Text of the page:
We take a break from our finals coverage, now, to talk a little NBA draft. With my Warriors out of the playoffs, it’s pretty much all I’ve got, so…
Professor Berri of the Wages of Wins mentioned the issue of tanking the other day, which got me thinking. The NBA is unique in that teams’ order in the draft is not directly tied to their season-ending seed. Though this is meant to ensure a lack of tanking, it seems to fail quite often – most recently, with the Miami D-League All-Stars finishing up the year for Riley and company.
The tanking debate, till now, has simply focused on whether or not the assumed gains from tanking are worth the unsportsmanlike action of playing to lose (or, more charitably, not playing your hardest). Those assumed gains, however, are worth scrutinizing.
To do such analysis, I needed some data on the NBA draft lottery, which I easily found on Wikipedia. Using these probabilities, I calculated the expectation (or weighted average) of each seed’s eventual draft choice, where the #1 seed has the highest probability of winning the lottery, etc. Those results are right here:
Interesting things to note already: for the top three picks, the expected pick (EP) is worse than the seed. Everyone else comes out slighly ahead. This makes sense, since the lottery is for the first three spots only, which is proof that my number-crunching hasn’t thrown anything out of whack.
Let’s stop for a second and make some assumptions:
- The higher the pick, the better: pretty self explanatory…the first pick is better than the second is better than the third…
- Teams don’t want to lose: in other words, there is a cost to being a higher seed. Think of this as angry fans, declining revenue, whatever. To keep things simple, let’s say that the cost to jump up a seed is approximately as much as the gain from jumping up 1 in EP.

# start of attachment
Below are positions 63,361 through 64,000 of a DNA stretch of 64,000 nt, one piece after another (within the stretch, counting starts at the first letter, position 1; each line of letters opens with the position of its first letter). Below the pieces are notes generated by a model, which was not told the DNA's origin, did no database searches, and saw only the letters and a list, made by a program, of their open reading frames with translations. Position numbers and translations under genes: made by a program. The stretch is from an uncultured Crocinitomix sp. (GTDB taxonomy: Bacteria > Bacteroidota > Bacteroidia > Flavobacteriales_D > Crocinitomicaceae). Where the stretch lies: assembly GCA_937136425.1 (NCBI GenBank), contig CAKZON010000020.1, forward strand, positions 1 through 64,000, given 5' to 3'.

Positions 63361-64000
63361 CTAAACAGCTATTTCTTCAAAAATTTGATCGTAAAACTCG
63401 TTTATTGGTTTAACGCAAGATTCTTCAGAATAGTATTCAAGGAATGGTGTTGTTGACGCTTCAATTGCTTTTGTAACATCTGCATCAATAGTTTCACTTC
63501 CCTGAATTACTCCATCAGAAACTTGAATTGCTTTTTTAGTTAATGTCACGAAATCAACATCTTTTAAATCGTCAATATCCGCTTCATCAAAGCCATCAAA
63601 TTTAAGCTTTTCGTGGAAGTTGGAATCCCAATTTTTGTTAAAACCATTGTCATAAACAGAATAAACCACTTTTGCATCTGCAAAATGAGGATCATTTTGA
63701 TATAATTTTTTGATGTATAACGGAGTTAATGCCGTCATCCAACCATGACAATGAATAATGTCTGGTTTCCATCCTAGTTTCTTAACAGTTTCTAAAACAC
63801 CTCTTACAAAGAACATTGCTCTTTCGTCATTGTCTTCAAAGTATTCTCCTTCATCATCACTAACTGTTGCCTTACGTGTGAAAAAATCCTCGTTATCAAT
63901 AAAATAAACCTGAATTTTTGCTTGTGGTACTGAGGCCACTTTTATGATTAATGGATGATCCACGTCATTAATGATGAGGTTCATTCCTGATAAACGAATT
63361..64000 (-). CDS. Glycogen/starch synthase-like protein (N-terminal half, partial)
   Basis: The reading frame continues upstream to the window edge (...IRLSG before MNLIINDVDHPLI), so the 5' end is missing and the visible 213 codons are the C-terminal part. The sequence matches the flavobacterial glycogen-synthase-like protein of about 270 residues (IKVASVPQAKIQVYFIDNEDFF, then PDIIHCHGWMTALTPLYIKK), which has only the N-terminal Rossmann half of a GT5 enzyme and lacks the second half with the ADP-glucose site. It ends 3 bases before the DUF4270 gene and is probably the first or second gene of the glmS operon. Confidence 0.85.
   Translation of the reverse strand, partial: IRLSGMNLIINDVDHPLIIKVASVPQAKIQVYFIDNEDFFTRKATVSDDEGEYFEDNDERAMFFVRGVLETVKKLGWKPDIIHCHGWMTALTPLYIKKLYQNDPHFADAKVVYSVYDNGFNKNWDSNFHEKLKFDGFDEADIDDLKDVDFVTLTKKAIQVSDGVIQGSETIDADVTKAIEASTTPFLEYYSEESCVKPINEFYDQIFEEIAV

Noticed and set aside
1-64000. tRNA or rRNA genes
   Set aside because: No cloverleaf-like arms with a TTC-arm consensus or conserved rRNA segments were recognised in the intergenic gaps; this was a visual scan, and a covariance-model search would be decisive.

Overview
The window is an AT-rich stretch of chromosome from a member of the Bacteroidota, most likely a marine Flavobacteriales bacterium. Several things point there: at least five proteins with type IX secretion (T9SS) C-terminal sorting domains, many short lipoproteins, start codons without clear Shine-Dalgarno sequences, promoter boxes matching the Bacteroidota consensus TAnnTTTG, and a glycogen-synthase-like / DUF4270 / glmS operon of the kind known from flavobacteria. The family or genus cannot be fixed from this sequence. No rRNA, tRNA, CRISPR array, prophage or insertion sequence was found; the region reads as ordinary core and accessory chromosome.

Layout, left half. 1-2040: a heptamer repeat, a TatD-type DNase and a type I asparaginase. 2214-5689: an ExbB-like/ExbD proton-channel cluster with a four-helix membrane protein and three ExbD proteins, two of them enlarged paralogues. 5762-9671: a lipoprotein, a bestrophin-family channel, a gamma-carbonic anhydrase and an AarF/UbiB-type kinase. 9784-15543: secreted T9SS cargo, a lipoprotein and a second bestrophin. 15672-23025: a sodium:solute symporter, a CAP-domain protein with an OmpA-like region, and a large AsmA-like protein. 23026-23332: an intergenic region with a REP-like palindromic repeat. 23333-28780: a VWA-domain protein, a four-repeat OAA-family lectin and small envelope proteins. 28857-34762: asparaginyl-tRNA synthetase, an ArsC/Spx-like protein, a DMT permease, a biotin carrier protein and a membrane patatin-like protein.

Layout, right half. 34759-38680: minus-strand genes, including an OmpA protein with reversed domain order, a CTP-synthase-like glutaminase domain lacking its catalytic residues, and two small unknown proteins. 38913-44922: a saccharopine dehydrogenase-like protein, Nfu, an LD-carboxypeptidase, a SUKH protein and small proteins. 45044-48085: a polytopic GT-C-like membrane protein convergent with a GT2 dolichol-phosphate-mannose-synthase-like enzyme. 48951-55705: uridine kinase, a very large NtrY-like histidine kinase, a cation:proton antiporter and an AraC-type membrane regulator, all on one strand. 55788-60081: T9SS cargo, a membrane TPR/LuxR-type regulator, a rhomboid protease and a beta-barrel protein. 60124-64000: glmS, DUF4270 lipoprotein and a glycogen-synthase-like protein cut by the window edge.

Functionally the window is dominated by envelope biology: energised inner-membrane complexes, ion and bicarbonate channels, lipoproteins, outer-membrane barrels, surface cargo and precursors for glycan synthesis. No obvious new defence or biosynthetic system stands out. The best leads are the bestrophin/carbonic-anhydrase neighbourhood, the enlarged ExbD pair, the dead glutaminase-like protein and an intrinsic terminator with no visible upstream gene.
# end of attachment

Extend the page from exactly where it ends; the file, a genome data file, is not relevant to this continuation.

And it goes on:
- Management has an imperfect ability to choose seeding: there are factors outside of the team’s hands (like the actions of other teams) that affect its record. As such, a lottery-bound team can’t pick its slot…it can probably control the general vicinity where it ends up, but that’s really it. For the sake of simplicity, let’s say that teams can influence their seed by 1 – Seattle, for instance, could’ve ended up either 1st or 3rd if they’d wanted.
With these assumptions in place, I’ll introduce the next bit of number crunching: Marginal Expected Pick (MEP). To find this, all I did was take each seed’s EP and subtract the EP of the next (lower) seed.
Under assumptions 1 and 3, the utility-maximizing GM of a team has a really simple question to answer: should we tank?
The answer, say the numbers, depends on your seed. If assumption 2 is accurate, the answer is yes if you’re seeds 6-14, and no if you’re seeds 1-5. In other words, once you’re in the top 5 seeds, your exact position doesn’t matter all that much. Before that, though, you do, in fact, want to tank…a result Commissioner Stern probably doesn’t want to hear, but is abundantly clear.
Which is why Pat Riley is an idiot. To lock in that .34 MEP, he basically stopped even pretending to be competitive, and probably didn’t make a utility-maximizing decision. While the NBA lottery takes a lot of heat, therefore, there’s reason to believe that dumb GMs are the problem, not the commish’s office…